Financially, of course, nothing fundamentally changed.  London could still be tagged a tax-enfeebled “fiscal infant”, the difference being that it is now blatantly treated as such by its former Mayor.  As recently, when the now PM resorted to apparently “lying to Parliament” about Mayor Sadiq Khan’s financial management of Transport for London, before grudgingly granting a £1.8 billion bailout and dropping demands for fare increases. Greater Manchester, London – you may sense a certain pattern emerging.

Greater Manchester Combined Authority (GMCA), as it happens, was the first of these new devolution models to have been launched – by the Labour Government back in 2011, although its actual Treasury-negotiated ‘City Deal’ didn’t happen until November 2014, shortly after the Scottish independence referendum. It established the pattern, though, for the now 10 CAs – 8 Mayoral, 2 (West Yorkshire and the North East) currently non-mayoral – set up by two or more neighbouring councils wishing to co-ordinate responsibilities and powers over services such as transport, skills training, economic development, housing and social care.

However, since the most recently created, North of Tyne, was in November 2018, the policy has effectively stalled.  The October 2019 Queen’s Speech promised a White Paper with plans for “unleashing regional potential in England”, replicated almost verbatim on p.29 of the Conservative Manifesto: “full devolution across England … so that every part of our country has the power to shape its own destiny.”  

 

“Full devolution across England” – or have things gone backwards?

In normal times one would now turn straight to the Institute for Government’s Policy Tracker for the first 100 days of the Johnson Government.  As comprehensive as ever, it compared ‘Commitment’ to ‘Current status’ for some 28 policy fields – one of which was to “Publish an English Devolution White Paper” … “Yet to commence”.

In fairness, it was far from the only such pledge, and the first Covid cases had been diagnosed about halfway through the 100 days.  Understandably, the agenda changed, as in July did the proposed title – to the ‘Local Economic Recovery and Devolution White Paper’, though the envisaged content and appearance dates stayed as vague as ever.  Through the summer it was to be September, then the Conservative Conference in October, then “Autumn”, then “on the back burner, pending a rethink” or simply “in due course”.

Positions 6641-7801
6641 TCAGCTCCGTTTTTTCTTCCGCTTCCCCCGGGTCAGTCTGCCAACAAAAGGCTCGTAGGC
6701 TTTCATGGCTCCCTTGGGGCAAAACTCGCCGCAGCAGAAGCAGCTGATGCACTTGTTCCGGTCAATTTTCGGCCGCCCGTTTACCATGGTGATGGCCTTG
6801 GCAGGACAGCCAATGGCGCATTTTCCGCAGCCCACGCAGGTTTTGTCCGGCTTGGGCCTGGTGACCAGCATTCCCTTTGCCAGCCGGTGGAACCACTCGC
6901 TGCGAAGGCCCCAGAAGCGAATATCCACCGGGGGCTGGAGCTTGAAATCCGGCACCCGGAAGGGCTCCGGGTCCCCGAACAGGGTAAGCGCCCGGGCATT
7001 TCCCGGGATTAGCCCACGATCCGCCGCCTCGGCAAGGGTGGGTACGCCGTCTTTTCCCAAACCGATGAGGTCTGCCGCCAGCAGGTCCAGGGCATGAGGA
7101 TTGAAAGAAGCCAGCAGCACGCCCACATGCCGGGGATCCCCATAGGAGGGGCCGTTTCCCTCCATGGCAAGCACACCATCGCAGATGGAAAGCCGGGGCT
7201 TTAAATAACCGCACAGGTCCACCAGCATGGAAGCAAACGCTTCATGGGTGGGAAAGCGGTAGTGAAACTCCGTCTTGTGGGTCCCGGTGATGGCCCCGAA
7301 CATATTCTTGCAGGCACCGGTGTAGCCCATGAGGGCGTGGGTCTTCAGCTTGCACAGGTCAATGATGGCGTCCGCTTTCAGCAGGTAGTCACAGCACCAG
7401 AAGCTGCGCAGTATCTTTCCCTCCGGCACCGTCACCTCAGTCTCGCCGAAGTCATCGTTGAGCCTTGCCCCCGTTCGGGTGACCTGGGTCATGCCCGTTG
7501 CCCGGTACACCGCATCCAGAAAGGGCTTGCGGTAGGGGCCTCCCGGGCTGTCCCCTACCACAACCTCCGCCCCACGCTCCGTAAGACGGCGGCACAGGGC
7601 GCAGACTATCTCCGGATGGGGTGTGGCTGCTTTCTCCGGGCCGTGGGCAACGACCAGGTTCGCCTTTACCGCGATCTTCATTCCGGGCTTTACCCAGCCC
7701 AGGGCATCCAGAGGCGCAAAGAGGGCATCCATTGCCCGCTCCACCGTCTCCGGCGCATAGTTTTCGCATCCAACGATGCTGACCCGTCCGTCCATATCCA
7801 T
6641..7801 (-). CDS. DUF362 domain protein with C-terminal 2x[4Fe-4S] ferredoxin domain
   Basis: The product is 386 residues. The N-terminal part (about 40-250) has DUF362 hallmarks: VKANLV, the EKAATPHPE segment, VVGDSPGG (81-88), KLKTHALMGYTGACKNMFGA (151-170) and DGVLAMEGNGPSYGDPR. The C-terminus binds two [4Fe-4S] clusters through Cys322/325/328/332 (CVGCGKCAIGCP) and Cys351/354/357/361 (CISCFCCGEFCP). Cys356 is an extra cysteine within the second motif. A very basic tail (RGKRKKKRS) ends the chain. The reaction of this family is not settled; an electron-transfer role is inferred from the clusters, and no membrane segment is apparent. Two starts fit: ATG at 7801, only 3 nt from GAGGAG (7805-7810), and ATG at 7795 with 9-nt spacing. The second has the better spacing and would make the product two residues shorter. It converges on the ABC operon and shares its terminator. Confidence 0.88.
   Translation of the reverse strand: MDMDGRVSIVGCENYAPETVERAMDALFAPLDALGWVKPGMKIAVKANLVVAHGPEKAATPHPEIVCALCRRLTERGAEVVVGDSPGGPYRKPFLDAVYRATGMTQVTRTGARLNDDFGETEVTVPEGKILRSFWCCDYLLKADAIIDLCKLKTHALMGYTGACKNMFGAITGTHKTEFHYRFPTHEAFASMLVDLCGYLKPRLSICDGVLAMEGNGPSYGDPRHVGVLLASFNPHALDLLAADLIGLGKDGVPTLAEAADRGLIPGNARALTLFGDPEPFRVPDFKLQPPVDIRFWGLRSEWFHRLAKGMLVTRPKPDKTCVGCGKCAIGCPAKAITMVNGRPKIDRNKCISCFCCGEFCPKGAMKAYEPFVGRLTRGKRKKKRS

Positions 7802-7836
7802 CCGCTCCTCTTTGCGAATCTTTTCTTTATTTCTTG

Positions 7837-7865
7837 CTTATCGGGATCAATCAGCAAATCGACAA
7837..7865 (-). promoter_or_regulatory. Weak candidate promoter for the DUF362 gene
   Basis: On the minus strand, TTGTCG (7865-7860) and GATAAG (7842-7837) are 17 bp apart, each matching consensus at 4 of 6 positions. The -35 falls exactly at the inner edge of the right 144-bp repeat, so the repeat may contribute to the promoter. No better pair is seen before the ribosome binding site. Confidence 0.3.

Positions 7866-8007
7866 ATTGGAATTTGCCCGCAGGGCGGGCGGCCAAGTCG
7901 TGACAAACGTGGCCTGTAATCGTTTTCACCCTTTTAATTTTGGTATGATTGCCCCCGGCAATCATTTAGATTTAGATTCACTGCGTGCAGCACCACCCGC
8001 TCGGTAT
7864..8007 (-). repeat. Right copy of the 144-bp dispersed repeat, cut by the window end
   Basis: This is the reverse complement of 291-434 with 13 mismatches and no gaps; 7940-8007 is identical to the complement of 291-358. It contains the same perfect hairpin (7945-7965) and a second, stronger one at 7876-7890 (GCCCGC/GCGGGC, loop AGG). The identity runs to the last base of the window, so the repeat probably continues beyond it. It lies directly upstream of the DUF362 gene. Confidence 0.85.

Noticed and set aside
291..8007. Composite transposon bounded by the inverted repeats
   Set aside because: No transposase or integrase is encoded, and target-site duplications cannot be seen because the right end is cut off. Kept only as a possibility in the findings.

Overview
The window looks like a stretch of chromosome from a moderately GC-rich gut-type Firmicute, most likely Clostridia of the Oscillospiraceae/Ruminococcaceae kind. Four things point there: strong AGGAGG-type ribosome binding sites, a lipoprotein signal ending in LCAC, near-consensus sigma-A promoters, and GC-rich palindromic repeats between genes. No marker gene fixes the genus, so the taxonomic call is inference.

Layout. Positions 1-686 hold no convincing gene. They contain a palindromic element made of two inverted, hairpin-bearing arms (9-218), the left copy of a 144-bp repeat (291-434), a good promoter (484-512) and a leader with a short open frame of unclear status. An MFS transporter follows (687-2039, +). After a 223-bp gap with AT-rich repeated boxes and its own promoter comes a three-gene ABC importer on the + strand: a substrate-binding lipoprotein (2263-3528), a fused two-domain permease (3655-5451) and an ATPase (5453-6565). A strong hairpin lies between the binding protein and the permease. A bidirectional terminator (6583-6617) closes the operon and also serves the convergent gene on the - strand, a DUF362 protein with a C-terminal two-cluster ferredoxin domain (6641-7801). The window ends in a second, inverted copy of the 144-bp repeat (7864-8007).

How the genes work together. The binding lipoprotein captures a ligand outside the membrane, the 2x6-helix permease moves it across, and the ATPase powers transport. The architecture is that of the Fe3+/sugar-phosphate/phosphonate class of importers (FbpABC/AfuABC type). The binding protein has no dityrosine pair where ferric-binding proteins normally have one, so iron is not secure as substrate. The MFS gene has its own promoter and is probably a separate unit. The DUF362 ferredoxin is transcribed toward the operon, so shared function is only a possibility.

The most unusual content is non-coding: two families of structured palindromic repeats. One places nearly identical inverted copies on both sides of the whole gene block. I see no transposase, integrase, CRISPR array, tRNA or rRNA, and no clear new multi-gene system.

But, while ministers did their thing, local councillors recalled Robert Jenrick, Housing, Communities & Local Government Secretary, opining that he saw no “long-term future” for two-tier local government.  Cue serious speculation about just how large and non-local single-tier ‘local’ authorities might be – 300,000 minimum? 500,000? 1 million? – drawing lines on maps and speculating about how many fewer councillors there might be.

Meanwhile, ministers specifically responsible for local government came and went – one, Simon Clarke, just possibly, I suggested in these columns, because he became overly enthusiastic about anything describable as “the greatest decentralisation of power in our modern history”.  

I may have been wrong in detail, but right in practice. For Sir Bob Kerslake, former Head of the Home Civil Service and Chair of the UK2070 Commission, recently reckoned the White Paper is “postponed until 2021 – and the local government reforms scaled back. Its emphasis will be less on devolution – it does feel like it has gone backwards” – and recently, it seems, at gathering speed.   

First it was Scotland, with the self-isolating PM struggling to explain which kind of devolution was disastrous and which he supported, and then clarifying completely that, come the end of this lockdown, there would be no repeat of Barbirolli Square.  Quite simply, “there will be no negotiation with local leaders”.

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Chris Game is an INLOGOV Associate, and Visiting Professor at Kwansei Gakuin University, Osaka, Japan.  He is joint-author (with Professor David Wilson) of the successive editions of Local Government in the United Kingdom, and a regular columnist for The Birmingham Post.